Some fads are harmless fun while others do serious damage. Butterfly releases at funerals and weddings wreak ecological havoc and need to stop. The Pete Moore Hospice House engages in a yearly June release of painted lady butterflies as a memorial — for a donation a butterfly will be released in honor of loved ones.
The North American Butterfly Association, the American Museum of Natural History, the National Wildlife Federation and the Washington Department of Fish and Wildlife are against such releases of commercially farmed butterflies.
Commercial butterfly breeding resembles puppy mills. Butterflies can end up rife with bacterial, fungal and viral issues. They are trucked cross country and are capable of spreading devastating disease to local wild populations. Many arrive dead or dying. Such operations assure buyers their insects are disease free. This is a big business. Puppy mills claim the same thing.
The fitness of wild populations can be decreased by interbreeding with captive breed butterflies. Genes are introduced that are not optimal for local conditions. Captive butterflies may not orient properly or have their migratory physiology turned on.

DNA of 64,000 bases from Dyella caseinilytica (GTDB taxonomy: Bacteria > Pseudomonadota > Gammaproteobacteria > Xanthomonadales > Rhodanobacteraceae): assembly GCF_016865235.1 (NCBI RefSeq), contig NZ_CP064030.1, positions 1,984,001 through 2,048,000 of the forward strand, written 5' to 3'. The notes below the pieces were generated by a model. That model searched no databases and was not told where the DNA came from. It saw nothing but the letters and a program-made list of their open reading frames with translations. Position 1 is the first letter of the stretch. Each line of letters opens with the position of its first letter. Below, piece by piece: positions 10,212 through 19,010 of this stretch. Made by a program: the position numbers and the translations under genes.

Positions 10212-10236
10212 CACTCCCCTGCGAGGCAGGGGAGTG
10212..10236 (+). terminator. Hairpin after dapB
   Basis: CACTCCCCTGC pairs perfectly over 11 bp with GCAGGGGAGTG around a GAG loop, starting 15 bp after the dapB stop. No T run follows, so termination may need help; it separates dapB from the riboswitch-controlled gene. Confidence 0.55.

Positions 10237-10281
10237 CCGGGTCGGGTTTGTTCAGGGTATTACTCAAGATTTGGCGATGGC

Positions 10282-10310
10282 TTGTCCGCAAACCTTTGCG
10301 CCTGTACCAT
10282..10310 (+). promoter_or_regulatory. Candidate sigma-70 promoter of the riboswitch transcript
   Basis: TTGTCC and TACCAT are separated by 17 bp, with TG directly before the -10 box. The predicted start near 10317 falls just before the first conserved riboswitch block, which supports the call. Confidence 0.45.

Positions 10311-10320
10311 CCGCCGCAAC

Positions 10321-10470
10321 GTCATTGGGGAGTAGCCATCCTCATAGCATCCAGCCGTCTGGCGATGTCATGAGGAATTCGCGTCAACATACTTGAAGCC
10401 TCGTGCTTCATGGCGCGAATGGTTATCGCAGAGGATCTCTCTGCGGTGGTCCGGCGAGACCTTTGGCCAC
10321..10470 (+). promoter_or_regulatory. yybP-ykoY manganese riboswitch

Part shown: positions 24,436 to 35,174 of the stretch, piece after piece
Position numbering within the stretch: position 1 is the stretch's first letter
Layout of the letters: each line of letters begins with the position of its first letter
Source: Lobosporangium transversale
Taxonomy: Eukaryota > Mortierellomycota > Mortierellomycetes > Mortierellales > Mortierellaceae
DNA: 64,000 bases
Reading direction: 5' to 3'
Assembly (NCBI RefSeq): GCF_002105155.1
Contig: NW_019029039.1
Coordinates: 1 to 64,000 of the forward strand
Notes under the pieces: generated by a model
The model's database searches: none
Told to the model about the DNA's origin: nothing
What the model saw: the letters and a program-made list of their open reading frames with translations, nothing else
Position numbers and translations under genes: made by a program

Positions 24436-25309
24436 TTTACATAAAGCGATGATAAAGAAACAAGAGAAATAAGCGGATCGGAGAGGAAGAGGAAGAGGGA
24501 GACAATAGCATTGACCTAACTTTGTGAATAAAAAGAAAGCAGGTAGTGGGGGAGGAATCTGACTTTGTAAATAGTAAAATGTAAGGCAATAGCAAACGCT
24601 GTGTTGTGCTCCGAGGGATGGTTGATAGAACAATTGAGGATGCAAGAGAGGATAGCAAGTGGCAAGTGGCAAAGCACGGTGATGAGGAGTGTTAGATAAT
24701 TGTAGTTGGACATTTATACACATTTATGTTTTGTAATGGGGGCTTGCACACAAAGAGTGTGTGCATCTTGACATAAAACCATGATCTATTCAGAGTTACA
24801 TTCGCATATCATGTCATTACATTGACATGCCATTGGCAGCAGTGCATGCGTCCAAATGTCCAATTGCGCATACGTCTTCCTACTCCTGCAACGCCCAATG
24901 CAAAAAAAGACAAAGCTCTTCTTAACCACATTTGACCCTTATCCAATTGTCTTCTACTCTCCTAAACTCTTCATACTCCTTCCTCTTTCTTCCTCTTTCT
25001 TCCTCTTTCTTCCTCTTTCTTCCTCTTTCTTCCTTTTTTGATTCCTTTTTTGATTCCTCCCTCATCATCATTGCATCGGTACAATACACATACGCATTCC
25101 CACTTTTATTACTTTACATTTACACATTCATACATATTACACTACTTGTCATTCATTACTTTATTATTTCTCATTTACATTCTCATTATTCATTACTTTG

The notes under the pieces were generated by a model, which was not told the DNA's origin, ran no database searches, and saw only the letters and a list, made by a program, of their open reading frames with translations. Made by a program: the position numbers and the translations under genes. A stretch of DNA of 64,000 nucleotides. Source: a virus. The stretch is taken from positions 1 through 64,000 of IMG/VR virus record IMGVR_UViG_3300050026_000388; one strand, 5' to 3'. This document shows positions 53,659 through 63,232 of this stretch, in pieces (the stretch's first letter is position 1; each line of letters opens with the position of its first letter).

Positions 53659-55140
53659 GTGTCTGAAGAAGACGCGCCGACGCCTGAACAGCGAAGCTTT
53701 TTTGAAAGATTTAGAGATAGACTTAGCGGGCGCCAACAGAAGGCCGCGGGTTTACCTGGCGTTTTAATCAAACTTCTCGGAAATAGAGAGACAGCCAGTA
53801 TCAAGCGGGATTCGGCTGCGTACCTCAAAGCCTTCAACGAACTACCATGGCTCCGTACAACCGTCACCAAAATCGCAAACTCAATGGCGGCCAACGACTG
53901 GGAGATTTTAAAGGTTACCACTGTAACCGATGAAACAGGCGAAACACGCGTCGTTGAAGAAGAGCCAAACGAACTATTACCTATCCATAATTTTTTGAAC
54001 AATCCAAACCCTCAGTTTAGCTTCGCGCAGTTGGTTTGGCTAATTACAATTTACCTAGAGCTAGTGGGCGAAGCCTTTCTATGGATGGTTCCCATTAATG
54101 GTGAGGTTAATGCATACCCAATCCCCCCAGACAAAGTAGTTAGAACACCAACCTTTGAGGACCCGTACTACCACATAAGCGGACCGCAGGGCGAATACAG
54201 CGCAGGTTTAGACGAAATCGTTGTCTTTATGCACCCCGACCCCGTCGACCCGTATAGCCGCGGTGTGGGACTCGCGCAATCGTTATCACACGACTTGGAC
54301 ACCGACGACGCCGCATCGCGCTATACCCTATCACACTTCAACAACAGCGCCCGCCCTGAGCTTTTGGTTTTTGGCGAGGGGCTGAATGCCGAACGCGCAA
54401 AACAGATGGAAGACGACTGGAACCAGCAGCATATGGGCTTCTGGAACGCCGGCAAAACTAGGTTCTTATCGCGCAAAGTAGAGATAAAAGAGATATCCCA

Scientific studies demonstrate confusion is displayed by local wild populations when confronted with releases of farmed butterflies.
Threats to butterflies can end up as a threat to plant life. Butterflies are major pollinators of various plants.
Captive butterfly releases confuse wild population distribution and migratory studies.
Better rituals exist. Planting pollinator gardens or trees, making donations to butterfly conservation groups, or having a musical or poetry event are fine alternatives. Butterflies are living creatures, not misguided symbolic expressions.